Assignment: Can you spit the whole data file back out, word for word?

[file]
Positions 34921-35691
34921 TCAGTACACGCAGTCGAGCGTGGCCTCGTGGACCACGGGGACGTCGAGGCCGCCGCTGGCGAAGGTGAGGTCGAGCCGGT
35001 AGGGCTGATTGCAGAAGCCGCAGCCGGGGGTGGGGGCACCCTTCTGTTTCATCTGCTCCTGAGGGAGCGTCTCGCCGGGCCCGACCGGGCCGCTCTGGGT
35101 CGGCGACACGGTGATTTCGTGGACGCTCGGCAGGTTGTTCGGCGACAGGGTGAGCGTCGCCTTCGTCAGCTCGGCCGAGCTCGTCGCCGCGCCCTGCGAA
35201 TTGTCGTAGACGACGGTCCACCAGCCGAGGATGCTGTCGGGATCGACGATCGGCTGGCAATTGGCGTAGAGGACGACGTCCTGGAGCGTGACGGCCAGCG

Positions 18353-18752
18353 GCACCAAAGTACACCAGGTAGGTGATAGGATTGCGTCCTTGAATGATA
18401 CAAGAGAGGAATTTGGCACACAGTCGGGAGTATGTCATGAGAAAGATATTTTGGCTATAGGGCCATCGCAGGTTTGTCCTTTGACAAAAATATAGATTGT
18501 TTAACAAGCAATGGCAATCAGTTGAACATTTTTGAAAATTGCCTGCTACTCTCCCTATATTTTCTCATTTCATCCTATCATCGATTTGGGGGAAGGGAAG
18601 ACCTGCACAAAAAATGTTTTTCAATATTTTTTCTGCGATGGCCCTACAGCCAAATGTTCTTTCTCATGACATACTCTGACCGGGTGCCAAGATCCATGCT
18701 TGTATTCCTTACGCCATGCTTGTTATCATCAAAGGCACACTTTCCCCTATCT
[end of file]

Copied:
Positions 34921-35691
34921 TCAGTACACGCAGTCGAGCGTGGCCTCGTGGACCACGGGGACGTCGAGGCCGCCGCTGGCGAAGGTGAGGTCGAGCCGGT
35001 AGGGCTGATTGCAGAAGCCGCAGCCGGGGGTGGGGGCACCCTTCTGTTTCATCTGCTCCTGAGGGAGCGTCTCGCCGGGCCCGACCGGGCCGCTCTGGGT
35101 CGGCGACACGGTGATTTCGTGGACGCTCGGCAGGTTGTTCGGCGACAGGGTGAGCGTCGCCTTCGTCAGCTCGGCCGAGCTCGTCGCCGCGCCCTGCGAA
35201 TTGTCGTAGACGACGGTCCACCAGCCGAGGATGCTGTCGGGATCGACGATCGGCTGGCAATTGGCGTAGAGGACGACGTCCTGGAGCGTGACGGCCAGCG

Positions 18353-18752
18353 GCACCAAAGTACACCAGGTAGGTGATAGGATTGCGTCCTTGAATGATA
18401 CAAGAGAGGAATTTGGCACACAGTCGGGAGTATGTCATGAGAAAGATATTTTGGCTATAGGGCCATCGCAGGTTTGTCCTTTGACAAAAATATAGATTGT
18501 TTAACAAGCAATGGCAATCAGTTGAACATTTTTGAAAATTGCCTGCTACTCTCCCTATATTTTCTCATTTCATCCTATCATCGATTTGGGGGAAGGGAAG
18601 ACCTGCACAAAAAATGTTTTTCAATATTTTTTCTGCGATGGCCCTACAGCCAAATGTTCTTTCTCATGACATACTCTGACCGGGTGCCAAGATCCATGCT
18701 TGTATTCCTTACGCCATGCTTGTTATCATCAAAGGCACACTTTCCCCTATCT